Jackson Sundown entered the Pendleton Round-Up several times, placing but not winning. In 1915, in a controversial decision, he placed third and decided to retire from rodeo riding. But a sculptor named Alexander Phimister Proctor prevailed upon him to try one more time. In 1916, he did. Jackson Sundown came out of the gate on a horse named Angel, and the spectacular ride that followed has become legendary. The crowd went wild, and threatened to take down the grandstands board-by-board if Sundown wasn’t awarded the title he had so clearly won.

Three competitors, one winner.

At twice the age of his competitors, the lanky six-foot tall Indian not only won the bucking championship, but the all-around title as well. He lived out his life on the Nez Perce reservation, raising horses and passing on his skills until his death in 1923. He’s been inducted into more rodeo and athletic halls-of-fame than we have space to list. He is a key character in a novel by Ken Kesey, The Last Go ‘Round.

Jackson Sundown is also featured in a terrific documentary called “American Cowboys.” This is a detailed look at the frustration of competitive riding for contestants of color. It was playing at the Tamastslikt Cultural Center just outside Pendleton, which is a fantastic place to learn about the history of the tribes of the Columbia Basin. It may or may not be part of their permanent installation, but this documentary includes footage of Sundown riding. Sadly, photographs of him riding rare; this may be the only one.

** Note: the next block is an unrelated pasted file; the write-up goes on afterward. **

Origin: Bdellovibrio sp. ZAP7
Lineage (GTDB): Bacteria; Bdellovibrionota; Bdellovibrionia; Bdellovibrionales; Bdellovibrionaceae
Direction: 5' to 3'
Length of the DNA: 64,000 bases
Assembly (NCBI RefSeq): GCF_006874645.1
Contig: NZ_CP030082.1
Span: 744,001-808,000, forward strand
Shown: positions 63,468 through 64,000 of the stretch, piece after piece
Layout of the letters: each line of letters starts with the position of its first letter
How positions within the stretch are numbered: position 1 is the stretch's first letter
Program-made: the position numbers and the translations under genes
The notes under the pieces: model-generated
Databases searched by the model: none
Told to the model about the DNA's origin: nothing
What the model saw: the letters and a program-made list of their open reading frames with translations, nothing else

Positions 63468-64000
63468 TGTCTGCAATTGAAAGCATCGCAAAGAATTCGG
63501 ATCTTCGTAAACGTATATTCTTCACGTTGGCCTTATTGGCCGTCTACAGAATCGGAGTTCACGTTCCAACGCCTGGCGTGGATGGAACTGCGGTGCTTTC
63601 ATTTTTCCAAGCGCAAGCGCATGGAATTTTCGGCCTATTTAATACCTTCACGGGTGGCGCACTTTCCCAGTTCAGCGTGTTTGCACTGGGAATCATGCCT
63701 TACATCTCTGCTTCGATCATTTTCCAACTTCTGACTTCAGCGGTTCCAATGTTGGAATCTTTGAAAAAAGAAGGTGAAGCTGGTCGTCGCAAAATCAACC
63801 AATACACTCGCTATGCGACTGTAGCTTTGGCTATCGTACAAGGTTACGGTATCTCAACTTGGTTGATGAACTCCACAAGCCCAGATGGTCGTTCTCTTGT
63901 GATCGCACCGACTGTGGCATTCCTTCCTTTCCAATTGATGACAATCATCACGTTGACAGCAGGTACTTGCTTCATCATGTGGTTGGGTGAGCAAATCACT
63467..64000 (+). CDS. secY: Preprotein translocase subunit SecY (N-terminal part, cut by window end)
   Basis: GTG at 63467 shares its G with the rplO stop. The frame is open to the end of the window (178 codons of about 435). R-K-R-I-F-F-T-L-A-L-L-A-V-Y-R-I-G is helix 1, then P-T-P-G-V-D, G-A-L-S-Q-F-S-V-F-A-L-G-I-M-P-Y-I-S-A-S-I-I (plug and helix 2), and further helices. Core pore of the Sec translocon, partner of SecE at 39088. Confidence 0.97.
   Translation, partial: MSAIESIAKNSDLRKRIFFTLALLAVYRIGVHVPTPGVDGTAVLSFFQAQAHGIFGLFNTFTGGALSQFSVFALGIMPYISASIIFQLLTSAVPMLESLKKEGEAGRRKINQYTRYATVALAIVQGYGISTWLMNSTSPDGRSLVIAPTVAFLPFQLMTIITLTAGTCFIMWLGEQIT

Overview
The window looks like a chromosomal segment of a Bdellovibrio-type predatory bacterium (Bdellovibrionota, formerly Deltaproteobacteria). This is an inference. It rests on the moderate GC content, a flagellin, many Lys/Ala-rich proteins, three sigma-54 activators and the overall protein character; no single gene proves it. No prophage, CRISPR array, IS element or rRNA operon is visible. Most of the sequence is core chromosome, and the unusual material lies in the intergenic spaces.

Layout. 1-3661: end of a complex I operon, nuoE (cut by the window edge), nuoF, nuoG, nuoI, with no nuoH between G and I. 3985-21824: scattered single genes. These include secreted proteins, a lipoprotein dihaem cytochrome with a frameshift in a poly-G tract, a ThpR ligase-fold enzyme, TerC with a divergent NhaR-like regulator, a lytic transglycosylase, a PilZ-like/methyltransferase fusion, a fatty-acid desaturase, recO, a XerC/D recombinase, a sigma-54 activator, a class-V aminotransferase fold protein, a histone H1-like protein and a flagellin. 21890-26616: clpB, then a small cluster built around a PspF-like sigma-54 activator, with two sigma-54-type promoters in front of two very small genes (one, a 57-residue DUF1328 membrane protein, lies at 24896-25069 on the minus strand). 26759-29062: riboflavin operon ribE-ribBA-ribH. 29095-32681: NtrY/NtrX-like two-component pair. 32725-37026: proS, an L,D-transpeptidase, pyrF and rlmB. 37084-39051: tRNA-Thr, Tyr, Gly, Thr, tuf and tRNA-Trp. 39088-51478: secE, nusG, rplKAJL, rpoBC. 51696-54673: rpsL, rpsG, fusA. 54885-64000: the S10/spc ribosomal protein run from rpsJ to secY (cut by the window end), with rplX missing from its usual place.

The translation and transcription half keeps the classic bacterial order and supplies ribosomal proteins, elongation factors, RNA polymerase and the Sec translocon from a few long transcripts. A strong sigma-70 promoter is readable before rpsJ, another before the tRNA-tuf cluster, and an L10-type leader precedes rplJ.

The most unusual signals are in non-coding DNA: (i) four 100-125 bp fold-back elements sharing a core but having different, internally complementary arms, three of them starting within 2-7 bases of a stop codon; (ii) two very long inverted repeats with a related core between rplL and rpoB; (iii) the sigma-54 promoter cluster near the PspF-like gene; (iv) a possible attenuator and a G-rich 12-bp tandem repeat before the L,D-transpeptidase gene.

Jackson Sundown rides Angel, his fierce bucking bronco.

It is sad that a man who possessed such incredible skills in horsemanship isn’t shown during more of his competitive rides. But there are plenty of images of Jackson Sundown showing his deep understanding of a wardrobe’s role in a great performance. Chaps, hat, and that aloof expression. Jackson Sundown had it all, a fact well-illustrated by this logo for the National Cowboy & Western Heritage Museum. Yes, that is Jackson Sundown.

Logo for the National Cowboy and Western Heritage Museum, featuring a silhouette of Jackson Sundown.

So today, in honor of the Pendleton Round-Up, please enjoy these images of Jackson Sundown; Nez Perce warrior, compatriot of Sitting Bull, bronc rider, horse breeder, main character, documentary subject, fashion blog icon, Round-Up Champion and Inductee into the Hall of Fame at the National Cowboy and Western Heritage Museum.

And a true proponent of individual style.

Sundown, 1916
Sundown poses with his winning certificate
Jackson Sundown in the cotton shirt with ovals, remade by Pendleton to commemorate the Round-Up centennial. His beaded glove cuffs show him riding.
Sundown in his trademark hat, and another pair of gloves with beautiful beaded cuffs.
Sundown on his horse.
Jackson Sundown

Labor Day: Stories from Pendleton’s People

Labor Day Stories